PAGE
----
Tag Archives: bucking

Back Pain and Your Horse

Do you know where the most common sites of damage to a horses’ back are? The answer is:

The withers and the lumbar areas. In other words, right in front of the saddle and right in back of the saddle.

Here is the typical scenario: your horse has acute back pain, so you give him some time off. The horse recovers from the pain. During the time off, if it is more than a week or so, the muscles of the back start to atrophy. You put the saddle back on to put the horse back to work. The fit, which was probably questionable to start with, is now worse. And the cycle of pain is again triggered.

Having regular body work done on your horse can help prevent the sad story above. Stress points and trigger points can often appear (and be taken care of) under my finger tips before obvious pain shows up in riding. Back muscles can be stiff and tight long before the horse starts to complain with refusals, bucking, or choppy movement. Massage and chiropractic treatments are as important to your horses’ well-being as good nutrition, training, and shoeing.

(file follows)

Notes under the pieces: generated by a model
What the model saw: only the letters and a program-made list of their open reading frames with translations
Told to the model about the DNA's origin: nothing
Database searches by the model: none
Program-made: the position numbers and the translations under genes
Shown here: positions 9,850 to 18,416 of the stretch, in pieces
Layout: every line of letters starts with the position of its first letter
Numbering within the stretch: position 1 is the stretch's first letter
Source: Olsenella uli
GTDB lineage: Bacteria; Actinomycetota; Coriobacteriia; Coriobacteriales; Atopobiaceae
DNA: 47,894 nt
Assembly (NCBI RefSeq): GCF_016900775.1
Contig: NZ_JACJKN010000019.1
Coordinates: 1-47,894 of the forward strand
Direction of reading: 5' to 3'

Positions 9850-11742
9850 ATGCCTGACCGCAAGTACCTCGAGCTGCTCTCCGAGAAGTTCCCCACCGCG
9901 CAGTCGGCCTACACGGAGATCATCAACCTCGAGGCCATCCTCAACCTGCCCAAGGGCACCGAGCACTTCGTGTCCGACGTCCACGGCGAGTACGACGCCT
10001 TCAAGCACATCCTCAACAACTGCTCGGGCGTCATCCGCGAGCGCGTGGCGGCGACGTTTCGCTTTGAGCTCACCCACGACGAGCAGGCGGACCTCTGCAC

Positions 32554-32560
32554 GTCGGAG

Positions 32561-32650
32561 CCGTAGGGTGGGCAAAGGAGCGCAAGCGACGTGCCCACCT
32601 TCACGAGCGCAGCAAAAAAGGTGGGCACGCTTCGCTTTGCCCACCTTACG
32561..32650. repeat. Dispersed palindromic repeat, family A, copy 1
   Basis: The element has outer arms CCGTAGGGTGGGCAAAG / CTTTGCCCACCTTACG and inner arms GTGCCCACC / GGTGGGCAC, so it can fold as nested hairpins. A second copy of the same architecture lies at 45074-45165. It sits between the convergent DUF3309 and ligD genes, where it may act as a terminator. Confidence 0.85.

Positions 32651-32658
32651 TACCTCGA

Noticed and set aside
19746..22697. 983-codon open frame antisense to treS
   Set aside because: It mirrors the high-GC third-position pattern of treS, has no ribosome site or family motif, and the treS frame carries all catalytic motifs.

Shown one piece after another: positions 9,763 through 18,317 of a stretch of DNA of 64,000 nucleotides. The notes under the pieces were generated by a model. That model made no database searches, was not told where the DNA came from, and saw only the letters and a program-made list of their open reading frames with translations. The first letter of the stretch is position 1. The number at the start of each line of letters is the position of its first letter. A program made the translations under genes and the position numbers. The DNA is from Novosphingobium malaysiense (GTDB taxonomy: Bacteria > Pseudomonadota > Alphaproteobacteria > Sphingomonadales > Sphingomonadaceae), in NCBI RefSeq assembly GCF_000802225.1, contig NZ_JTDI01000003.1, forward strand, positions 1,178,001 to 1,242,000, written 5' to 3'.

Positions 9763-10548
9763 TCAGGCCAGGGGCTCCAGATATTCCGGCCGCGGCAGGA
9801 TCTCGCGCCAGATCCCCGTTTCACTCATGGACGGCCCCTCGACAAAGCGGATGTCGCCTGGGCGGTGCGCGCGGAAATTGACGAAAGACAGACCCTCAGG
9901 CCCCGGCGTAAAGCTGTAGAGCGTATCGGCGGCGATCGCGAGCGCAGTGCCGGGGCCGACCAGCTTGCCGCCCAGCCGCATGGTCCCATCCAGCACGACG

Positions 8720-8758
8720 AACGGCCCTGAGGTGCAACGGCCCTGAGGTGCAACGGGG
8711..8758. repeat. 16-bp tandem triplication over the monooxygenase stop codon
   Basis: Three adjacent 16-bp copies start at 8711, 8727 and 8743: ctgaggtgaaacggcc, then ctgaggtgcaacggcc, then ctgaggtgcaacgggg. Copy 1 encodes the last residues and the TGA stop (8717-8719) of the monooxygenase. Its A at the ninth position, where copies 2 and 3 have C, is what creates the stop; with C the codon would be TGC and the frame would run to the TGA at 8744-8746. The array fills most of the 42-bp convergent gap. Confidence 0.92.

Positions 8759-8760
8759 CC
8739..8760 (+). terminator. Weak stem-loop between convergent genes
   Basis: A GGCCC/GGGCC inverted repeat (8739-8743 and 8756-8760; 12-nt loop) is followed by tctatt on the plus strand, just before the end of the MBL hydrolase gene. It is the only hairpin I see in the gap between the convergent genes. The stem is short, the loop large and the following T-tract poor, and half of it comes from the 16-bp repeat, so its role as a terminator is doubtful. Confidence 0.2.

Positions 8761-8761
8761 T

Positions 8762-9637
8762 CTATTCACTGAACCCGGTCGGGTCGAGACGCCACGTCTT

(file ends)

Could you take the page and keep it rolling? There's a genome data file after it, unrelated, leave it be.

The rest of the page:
Does Your Horse Buck?

I often hear about horses with a wicked buck that routinely dump excellent riders. A playful buck after a thrilling jump is one thing, but if your horse is consistently trying to unseat the rider, chances are that horse is in pain.

Bucking is a defensive move, a way to protect from predators. If a mountain lion jumps on the horses’ back, bucking is a good way to get rid of it! If something hurts in the hind end, bucking seems like a logical way (to the horse) to get rid of the pain.

Give your horse a back massage. Tight muscles will hurt with the added weight of a rider. The long back muscles, lumbar, top of the haunches, and areas around the croup all should be relaxed, elastic, and pain free.

Saddle fit should be one of the first checks when investigating the cause of bucking.

Make sure the bit fits and is comfortable for your horse.

Be careful about feeding very “hot” feed until the problem is resolved.

Make sure your horse is getting enough time outside the confinement of a stall.


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